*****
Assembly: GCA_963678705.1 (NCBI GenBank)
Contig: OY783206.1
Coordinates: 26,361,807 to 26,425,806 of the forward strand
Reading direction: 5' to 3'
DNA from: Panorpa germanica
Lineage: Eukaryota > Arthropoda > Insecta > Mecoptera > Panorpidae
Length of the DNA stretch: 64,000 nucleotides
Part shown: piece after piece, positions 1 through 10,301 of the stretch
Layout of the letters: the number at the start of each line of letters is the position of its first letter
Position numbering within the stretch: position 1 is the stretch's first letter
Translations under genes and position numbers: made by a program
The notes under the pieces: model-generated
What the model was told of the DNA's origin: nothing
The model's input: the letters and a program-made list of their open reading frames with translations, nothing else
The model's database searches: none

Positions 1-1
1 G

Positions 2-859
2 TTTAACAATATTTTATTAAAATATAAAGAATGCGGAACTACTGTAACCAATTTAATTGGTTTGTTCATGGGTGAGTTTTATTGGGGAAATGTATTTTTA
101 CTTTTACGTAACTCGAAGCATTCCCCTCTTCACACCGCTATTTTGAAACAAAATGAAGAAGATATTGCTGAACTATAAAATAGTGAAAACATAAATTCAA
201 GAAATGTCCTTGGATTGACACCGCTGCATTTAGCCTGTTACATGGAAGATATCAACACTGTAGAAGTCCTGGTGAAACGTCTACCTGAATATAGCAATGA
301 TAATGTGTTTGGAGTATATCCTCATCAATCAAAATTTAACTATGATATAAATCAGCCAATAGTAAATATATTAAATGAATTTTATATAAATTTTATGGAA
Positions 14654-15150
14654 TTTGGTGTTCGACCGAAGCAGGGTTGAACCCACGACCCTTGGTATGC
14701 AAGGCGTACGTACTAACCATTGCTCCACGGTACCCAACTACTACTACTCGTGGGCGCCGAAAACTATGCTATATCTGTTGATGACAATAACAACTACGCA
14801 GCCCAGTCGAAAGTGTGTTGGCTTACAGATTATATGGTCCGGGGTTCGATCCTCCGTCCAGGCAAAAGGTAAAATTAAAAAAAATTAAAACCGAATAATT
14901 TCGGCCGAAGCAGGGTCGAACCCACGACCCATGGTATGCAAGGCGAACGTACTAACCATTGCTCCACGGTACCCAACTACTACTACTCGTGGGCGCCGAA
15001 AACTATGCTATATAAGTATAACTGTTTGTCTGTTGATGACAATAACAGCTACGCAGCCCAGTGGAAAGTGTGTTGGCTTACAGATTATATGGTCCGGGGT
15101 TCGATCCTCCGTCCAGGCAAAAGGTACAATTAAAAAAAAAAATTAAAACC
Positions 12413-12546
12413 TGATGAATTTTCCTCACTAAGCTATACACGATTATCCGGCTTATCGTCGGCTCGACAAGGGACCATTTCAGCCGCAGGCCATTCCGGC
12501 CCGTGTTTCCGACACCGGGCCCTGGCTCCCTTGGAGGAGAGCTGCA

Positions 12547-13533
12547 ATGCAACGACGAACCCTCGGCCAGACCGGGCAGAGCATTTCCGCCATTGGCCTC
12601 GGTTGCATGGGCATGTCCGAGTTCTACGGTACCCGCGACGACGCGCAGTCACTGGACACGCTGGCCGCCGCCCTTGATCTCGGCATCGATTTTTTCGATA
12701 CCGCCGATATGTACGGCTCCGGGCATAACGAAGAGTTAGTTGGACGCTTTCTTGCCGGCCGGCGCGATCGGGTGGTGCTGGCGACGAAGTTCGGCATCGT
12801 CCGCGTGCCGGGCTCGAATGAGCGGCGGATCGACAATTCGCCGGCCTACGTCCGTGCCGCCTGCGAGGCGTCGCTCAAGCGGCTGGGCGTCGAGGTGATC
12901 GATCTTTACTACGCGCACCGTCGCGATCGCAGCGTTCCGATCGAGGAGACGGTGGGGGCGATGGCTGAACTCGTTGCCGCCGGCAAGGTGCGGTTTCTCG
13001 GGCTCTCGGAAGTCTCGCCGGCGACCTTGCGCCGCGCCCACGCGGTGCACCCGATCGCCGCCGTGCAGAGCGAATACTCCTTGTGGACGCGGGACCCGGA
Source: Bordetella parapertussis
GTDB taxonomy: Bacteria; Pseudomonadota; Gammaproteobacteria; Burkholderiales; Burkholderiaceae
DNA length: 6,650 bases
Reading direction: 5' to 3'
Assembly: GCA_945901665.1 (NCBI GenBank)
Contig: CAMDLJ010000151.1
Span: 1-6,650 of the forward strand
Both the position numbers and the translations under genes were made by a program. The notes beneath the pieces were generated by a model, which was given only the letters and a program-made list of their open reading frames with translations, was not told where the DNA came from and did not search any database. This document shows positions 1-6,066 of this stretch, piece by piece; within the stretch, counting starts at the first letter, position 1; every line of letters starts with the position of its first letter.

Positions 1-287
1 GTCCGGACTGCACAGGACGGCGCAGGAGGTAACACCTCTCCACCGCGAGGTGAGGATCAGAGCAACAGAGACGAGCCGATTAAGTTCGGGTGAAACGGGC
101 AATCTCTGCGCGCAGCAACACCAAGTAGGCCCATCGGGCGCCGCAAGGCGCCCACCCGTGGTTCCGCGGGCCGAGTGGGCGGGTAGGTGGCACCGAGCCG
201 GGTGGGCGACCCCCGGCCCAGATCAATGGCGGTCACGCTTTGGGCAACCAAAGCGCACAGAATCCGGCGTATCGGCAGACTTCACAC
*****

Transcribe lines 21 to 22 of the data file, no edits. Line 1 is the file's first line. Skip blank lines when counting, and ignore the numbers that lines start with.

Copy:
201 GAAATGTCCTTGGATTGACACCGCTGCATTTAGCCTGTTACATGGAAGATATCAACACTGTAGAAGTCCTGGTGAAACGTCTACCTGAATATAGCAATGA
301 TAATGTGTTTGGAGTATATCCTCATCAATCAAAATTTAACTATGATATAAATCAGCCAATAGTAAATATATTAAATGAATTTTATATAAATTTTATGGAA